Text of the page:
Themes


I think I picked out four large themes from provenance week.

  1. Transparent collection
  2. Provenance aggregation, slicing and dicing
  3. Provenance across sources

Transparent Collection

One issue with provenance systems is getting people to install provenance collection systems in the first place let alone installing new modified provenance-aware applications. A number of papers reported on techniques aimed to make it easier to capture more transparent.

A couple of approaches tackled this for the programming languages.¬†One system¬†focused on R (RDataTracker) and the other python (noWorkflow). I particularly enjoyed the noWorkflow python system as they provided not only transparent capture for provenance systems but a number of utilities for¬†working with the captured provenance. Including a diff tool and a conversion from provenance to Prolog rules (I hope Jan reads this). The prolog conversion includes rules that allow for provenance specific queries to be formulated. (On Github). noWorkflow¬†is similar to Rinke’s PROV-O-Matic tool for tracking provenance in python (see video below). I hope we can look into sharing work on a really good python provenance solution.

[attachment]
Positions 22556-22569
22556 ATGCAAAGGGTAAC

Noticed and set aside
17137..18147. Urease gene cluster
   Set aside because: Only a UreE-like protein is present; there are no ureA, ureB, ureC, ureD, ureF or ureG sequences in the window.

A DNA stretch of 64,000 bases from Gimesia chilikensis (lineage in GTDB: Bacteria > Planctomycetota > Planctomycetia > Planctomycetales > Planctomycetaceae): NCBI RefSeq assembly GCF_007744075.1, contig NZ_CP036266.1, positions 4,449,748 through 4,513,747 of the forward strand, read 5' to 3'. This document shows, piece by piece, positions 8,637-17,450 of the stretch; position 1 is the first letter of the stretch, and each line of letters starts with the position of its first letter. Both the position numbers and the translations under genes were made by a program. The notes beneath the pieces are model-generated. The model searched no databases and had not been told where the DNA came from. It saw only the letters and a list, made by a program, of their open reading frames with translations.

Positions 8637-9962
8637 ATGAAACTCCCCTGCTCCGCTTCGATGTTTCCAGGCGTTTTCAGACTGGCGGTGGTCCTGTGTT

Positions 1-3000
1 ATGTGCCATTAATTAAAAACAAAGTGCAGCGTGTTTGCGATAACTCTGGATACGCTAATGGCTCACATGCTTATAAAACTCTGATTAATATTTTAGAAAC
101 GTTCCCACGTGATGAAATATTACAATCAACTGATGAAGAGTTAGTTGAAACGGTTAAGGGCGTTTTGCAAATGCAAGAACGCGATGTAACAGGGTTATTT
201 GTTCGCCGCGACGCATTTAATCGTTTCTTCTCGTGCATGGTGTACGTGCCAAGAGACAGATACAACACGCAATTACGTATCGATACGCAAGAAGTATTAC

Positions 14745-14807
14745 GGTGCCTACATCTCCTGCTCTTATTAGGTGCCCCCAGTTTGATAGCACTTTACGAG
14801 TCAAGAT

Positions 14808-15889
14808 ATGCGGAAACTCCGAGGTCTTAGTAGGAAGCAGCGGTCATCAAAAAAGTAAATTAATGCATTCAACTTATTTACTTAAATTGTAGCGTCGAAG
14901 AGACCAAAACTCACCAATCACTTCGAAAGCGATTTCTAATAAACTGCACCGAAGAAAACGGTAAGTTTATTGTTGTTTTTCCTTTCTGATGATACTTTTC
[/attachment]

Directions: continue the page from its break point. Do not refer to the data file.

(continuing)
An interesting discussion point that arose from this work was Рhow much we should expose provenance to the user? Indeed, the team that did RDataTracker specifically inserted simple on/off statements in their system so the scientific user  could control the capture process in their R scripts.

Tracking provenance by instrumenting the operating system level has long been an approach to provenance capture. Here, we saw a couple of techniques that tried to reduce that tracking to simply launching¬†a system background process in user space while improving the fidelity of provenance. This was the approach of our system Data Tracker and Cambridge’s¬†OPUS (specific challenges in dealing with interposition on the std lib were¬†discussed). ¬†Ashish Gehani was nice enough to work with me to get his SPADE system¬†setup on my mac. ¬†It was pretty much just a checkout, build, and run to start capturing reasonable provenance right away – cool.